The Nature of Dance Crowds|
by Alex Cosper
Crowds need to be warmed up over time. Forcing a crowd to dance when they aren't ready to dance is a mistake and creates an awkward embarrassing atmosphere, causing the people to get the freak out early. Very few events begin with instant dance craze, unless it's a high school rally or some function of pre-charged up maniacs. Many mobile sound events begin with background or dinner music.
Usually the best music for this period is jazz, lounge music or some form of easy listening that allows conversation level of the people to dominate the atmosphere. Then as the event progresses the tempo picks up and people become more relaxed and warmed up to dance. Many dances begin with ballads, because ballads are the easiest songs for dancing that most people can relate to. Dancing at a wedding reception tends to start with the bride and groom's first dance as a married couple, which is always a love song.
After a few more ballads the dj breaks the ice either by gradually moving up the tempo or just jumping into a faster tune that seems right for the crowd based on demographics and energy level. Once the pulse is pumping the dj can either go the beatmix route and keep tempo steady while gradually shifting through peaks and valleys or just reading the crowd and taking requests.
Whatever it takes to keep people dancing is all that matters. Sometimes everyone will clear the floor unexpectedly, but the great dj knows from experience what the good comeback songs are. For an 80s crowd it might be something like "Super Freak" by Rick James and for a swing crowd it might be "In The Mood" by Glenn Miller. Whatever the case may be, it's up to the dj to keep the crowd on the dance floor. In cases where no one wants to dance the whole night, chances are it's just not a dancing crowd and more of a scene where people want to socialize.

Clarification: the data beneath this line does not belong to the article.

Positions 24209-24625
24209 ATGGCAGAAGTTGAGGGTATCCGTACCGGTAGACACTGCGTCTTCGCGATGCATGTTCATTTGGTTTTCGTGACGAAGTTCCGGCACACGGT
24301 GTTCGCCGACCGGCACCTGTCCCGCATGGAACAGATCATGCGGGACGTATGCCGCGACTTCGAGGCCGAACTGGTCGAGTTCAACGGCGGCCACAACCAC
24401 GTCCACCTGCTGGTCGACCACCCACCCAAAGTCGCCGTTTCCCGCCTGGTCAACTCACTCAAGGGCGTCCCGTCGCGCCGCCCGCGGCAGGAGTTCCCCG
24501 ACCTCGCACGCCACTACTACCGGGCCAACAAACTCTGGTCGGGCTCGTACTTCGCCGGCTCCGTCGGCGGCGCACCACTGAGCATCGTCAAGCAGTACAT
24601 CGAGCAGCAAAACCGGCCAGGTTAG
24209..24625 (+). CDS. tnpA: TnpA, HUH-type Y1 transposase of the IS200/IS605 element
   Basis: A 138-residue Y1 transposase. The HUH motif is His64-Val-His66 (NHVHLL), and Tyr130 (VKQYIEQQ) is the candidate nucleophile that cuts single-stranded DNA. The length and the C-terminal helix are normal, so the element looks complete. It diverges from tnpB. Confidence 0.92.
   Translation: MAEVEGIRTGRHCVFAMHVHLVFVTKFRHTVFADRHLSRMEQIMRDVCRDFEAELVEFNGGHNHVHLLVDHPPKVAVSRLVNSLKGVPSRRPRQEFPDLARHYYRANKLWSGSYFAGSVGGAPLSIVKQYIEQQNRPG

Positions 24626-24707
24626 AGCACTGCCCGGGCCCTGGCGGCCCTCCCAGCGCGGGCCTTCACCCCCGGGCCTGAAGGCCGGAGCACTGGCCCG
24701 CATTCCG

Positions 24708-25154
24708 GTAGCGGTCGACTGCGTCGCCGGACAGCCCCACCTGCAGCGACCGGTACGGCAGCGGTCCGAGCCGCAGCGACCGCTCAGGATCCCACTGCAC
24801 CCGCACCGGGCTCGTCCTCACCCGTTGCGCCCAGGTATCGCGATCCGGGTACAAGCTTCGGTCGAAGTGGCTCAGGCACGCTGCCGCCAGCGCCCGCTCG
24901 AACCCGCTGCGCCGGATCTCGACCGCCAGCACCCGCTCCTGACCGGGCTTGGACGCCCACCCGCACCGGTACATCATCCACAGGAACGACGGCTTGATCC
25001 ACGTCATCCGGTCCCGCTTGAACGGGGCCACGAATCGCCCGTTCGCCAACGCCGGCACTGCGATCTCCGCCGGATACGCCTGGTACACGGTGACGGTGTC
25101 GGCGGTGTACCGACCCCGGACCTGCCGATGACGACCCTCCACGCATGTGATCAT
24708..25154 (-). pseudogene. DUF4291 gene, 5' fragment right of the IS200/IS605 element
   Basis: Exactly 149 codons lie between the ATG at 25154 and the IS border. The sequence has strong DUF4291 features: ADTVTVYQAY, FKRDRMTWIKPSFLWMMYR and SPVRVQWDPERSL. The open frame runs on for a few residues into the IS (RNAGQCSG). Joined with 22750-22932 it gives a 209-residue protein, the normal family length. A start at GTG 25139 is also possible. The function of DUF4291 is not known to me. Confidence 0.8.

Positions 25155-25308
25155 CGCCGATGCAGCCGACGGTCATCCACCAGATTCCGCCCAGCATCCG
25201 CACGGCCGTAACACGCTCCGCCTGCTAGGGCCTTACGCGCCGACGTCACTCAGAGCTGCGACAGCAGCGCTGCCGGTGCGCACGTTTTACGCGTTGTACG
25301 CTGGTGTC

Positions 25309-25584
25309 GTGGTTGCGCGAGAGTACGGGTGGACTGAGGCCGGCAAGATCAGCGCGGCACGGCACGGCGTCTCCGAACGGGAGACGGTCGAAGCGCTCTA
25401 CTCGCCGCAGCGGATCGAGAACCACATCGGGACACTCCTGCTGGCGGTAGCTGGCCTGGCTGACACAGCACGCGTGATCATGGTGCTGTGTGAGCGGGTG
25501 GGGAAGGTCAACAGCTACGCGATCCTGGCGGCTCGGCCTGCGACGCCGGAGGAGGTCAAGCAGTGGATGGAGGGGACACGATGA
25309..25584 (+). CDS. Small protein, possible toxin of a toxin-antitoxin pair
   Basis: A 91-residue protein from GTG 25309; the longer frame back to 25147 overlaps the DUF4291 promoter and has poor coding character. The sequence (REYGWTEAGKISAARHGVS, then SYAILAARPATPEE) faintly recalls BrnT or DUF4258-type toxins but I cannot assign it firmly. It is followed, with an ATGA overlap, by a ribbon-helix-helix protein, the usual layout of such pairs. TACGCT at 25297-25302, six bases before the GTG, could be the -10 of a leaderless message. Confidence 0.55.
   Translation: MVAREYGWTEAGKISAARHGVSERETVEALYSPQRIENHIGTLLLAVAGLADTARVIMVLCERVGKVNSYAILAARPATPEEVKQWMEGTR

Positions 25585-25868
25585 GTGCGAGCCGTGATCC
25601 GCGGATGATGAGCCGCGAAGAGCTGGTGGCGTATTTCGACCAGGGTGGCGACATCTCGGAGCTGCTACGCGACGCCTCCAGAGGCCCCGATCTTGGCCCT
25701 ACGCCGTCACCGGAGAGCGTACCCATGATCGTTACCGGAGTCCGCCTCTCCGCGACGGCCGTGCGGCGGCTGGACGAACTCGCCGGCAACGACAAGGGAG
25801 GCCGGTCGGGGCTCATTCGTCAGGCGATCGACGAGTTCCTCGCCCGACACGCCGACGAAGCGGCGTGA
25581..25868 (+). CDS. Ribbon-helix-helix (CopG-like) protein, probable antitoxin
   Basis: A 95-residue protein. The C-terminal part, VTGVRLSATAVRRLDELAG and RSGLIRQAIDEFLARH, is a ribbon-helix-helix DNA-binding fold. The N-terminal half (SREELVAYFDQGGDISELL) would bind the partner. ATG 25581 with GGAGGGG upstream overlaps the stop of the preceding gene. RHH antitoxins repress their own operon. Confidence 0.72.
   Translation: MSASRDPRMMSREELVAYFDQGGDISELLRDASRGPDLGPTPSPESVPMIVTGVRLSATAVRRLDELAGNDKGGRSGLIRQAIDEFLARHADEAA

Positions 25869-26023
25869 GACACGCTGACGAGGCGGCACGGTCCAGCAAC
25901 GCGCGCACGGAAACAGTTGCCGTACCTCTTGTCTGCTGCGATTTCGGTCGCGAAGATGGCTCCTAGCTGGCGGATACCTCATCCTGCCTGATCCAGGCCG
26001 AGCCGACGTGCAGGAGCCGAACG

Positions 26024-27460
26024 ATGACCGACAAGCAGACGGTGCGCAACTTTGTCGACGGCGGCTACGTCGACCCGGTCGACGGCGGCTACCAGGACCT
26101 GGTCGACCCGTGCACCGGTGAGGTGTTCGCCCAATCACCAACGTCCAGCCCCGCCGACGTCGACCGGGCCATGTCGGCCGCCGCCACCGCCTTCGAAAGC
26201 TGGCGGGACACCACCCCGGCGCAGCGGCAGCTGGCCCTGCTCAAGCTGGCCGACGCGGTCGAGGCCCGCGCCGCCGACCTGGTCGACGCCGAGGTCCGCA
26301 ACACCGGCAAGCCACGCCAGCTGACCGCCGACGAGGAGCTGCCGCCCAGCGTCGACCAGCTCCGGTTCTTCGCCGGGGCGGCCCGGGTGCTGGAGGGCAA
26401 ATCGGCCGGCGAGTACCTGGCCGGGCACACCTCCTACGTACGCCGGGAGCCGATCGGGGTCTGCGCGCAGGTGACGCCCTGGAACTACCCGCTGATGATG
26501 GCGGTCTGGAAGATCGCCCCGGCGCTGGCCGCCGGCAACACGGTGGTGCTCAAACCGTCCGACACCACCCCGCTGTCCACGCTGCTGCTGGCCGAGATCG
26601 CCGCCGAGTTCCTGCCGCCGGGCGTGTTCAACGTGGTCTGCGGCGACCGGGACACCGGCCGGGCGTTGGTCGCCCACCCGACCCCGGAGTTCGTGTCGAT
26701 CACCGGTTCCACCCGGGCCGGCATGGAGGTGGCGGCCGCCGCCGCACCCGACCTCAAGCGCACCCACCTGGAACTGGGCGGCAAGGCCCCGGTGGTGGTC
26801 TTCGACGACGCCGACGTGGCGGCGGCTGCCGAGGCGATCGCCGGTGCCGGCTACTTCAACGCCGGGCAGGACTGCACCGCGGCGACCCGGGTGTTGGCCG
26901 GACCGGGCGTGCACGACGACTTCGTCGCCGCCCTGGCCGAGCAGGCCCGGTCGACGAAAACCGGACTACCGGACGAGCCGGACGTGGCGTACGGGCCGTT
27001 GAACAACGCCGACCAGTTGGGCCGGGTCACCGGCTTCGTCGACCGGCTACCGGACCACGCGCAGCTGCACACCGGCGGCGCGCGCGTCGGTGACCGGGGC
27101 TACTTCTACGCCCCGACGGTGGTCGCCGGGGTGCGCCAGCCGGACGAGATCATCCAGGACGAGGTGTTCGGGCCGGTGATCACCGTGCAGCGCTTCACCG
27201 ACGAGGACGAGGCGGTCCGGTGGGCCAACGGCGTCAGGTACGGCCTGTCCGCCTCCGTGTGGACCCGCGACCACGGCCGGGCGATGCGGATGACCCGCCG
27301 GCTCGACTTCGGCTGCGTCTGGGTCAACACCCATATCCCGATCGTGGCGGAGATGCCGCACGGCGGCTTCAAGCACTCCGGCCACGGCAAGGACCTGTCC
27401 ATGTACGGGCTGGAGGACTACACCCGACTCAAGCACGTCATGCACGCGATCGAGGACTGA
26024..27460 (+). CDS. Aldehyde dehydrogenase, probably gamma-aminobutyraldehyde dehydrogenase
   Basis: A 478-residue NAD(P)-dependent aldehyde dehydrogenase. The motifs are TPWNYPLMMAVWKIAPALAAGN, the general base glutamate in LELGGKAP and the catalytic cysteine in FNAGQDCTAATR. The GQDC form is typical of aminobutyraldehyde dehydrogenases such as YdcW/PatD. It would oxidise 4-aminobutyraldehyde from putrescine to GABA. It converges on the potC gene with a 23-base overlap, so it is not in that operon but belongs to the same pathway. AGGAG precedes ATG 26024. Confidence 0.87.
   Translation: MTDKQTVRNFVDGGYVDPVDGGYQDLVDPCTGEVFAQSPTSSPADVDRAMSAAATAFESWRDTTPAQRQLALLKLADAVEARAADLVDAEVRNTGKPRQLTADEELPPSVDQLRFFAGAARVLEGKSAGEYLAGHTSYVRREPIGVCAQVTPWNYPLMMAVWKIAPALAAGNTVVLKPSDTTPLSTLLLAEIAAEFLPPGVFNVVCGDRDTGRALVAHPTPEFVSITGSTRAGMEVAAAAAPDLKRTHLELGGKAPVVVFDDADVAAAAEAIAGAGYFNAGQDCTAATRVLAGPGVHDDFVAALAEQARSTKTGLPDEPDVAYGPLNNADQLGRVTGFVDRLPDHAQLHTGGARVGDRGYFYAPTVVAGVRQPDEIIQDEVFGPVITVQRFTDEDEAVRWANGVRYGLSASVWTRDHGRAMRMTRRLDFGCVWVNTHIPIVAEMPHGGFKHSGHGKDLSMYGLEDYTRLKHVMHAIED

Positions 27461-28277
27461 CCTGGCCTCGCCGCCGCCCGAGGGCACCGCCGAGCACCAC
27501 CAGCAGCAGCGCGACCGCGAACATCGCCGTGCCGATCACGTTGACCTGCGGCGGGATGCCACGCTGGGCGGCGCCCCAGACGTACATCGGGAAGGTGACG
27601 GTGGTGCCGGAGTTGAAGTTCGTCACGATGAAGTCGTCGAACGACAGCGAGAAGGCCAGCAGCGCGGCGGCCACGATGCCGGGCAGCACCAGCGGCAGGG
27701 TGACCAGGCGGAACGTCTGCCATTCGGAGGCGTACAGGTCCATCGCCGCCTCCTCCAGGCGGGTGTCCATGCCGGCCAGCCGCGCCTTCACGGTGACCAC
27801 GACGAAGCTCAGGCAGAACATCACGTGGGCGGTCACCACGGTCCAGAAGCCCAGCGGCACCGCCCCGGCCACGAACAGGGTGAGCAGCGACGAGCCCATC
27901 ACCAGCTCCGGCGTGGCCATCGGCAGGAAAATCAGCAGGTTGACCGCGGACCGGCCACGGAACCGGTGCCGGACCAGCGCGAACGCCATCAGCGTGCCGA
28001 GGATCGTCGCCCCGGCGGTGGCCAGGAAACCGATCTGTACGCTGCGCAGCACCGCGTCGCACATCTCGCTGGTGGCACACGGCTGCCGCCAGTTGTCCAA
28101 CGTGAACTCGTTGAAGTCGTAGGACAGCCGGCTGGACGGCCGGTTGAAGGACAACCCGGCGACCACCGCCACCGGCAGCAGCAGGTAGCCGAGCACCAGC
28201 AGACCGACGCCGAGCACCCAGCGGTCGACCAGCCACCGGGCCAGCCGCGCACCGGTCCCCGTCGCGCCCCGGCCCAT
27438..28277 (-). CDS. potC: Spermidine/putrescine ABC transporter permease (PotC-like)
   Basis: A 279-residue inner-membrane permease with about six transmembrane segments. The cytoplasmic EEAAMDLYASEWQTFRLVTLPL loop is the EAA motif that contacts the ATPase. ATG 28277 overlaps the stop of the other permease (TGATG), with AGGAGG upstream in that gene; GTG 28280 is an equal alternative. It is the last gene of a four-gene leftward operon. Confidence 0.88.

In my experience I have done a lot of gigs where everyone was screaming at the end of night for "one more song." I love those gigs the most. But in cases where dancing is sporadic or even non-existent, I know it's still my job to play music that people in attendance like, and everybody likes music, no matter who they are. I find out what people like by talking with them. If they don't come up to me, I come up to them. Sometimes it turns out all they want to hear is good background music, and that's fine with me. But it's those raging crowds that raise the energy level to the maximum that get people talking how good of a dj you are. So always go for craze unless the situation demands otherwise, because you can always fall back on good listening music.
The idea is to outdo the radio, which is just an average presentation that people become conditioned to accept as average. Be the memorable event by playing what the crowd tells you to play either with their requests or body language. But also have your own treasure of surprises that they could have only heard from your mix. And let them know you are with them, not above them. Create a scene that makes everyone feel like a star. That is a great mobile dj.
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